The Parent Infant Centre

it can be too late
but never too early

Welcome to ourNews, where we keep up-to-date with research and other news related to infant mental health. These articles can be of interest to both parents and professionals.
We are keen to know your views and so please do comment on our articles.
Is there a topic that you would like us to write about? Just send us a message via 'Contact us'.

ourAdvice, our other blog, has brief posts with advice for parents.

ourNews

Fragile X syndrome

Geoff Ferguson - October 25th 2018
Fragile X syndrome is a genetic condition that can cause a range of developmental problems. The condition is caused by a mutation in the FMR1 gene, which helps to regulate the production of the protein FMRP. This protein plays an important role in the development of synapses.

Some of the difficulties caused by this syndrome can be helped with therapy, special education and drugs, but the underlying condition cannot currently be cured. However, gene engineering may at some stage provide a way to restore the expression of the mutated gene and so better regulate the production of FMRP.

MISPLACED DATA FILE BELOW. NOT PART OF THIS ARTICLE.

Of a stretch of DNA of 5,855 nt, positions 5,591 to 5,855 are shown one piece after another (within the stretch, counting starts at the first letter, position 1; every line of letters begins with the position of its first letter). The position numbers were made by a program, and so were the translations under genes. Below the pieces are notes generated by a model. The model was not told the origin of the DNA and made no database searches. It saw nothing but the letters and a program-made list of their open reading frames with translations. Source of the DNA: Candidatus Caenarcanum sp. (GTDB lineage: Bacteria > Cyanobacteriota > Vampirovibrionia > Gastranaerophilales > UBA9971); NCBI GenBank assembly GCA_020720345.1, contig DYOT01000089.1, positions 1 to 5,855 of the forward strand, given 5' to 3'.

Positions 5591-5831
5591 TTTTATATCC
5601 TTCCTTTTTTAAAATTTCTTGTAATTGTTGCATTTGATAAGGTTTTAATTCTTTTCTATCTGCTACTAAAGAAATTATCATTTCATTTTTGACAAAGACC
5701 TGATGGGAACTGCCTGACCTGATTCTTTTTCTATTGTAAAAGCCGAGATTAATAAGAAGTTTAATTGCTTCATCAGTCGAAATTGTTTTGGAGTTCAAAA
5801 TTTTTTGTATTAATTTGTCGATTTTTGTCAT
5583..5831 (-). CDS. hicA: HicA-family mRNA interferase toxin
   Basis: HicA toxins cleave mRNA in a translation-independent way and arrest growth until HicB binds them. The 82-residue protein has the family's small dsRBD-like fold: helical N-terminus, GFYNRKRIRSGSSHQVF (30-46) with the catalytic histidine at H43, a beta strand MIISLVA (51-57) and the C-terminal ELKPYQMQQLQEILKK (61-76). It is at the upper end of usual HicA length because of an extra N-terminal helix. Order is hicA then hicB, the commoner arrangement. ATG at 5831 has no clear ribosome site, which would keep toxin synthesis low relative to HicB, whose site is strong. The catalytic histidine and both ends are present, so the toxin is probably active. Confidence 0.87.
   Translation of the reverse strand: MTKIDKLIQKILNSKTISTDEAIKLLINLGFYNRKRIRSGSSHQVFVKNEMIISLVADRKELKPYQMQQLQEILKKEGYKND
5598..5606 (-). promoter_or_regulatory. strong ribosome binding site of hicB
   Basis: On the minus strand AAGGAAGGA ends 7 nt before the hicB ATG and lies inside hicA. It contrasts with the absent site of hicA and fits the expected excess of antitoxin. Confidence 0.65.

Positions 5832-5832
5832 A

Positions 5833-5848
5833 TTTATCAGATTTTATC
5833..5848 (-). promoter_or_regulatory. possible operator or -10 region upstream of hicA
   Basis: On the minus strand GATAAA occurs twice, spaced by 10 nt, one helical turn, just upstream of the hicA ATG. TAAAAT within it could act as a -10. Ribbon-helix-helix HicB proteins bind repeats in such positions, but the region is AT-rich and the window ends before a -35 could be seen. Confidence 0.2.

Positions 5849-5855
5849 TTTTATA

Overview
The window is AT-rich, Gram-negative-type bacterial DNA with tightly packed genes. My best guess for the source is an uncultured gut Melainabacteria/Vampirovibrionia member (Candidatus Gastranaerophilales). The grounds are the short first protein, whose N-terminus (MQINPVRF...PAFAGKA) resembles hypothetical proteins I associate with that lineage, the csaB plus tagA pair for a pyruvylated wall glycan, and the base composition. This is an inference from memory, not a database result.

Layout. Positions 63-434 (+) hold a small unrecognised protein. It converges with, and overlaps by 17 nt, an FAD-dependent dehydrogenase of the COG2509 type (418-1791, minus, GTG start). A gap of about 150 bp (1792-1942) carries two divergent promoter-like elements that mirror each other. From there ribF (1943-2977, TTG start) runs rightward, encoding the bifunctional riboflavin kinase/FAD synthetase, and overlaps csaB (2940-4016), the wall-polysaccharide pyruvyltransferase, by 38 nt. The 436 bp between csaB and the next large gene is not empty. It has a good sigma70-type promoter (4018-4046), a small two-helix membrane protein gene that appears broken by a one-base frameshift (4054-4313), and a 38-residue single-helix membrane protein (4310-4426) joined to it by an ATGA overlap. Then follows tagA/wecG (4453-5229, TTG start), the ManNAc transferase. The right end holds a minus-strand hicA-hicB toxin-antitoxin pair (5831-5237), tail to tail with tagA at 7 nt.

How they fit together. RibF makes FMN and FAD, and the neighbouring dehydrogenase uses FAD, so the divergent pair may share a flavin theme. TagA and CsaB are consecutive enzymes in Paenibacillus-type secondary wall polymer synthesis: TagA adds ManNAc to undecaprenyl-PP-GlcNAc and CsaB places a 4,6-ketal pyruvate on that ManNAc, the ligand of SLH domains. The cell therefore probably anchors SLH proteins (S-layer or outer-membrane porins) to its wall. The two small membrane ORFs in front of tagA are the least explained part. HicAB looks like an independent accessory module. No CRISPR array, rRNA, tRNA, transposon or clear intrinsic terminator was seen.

segment of dna
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Anxious mothers and an infant's risk of reflux

Does a mother's anxiety increase her infant's risk of reflux?

A recent Australian study showed that first-born infants of mothers with a mental health problem were nearly five times more likely to be admitted to hospital with reflux. This was especially the case if the mother experienced anxiety.

baby
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Parent-mediated intervention with infants at risk for autism

Dr Kristi Poppi - July 4th 2017

Green et al (2017) have published a 3-year follow-up of their randomized controlled study of an early intervention for infants at familial risk of developing autism. The follow-up shows reduced overall severity of autism prodromal symptoms for those at-risk infants receiving the treatment and enhanced parent-child dyadic social communication over this period.

boy lining up toy cars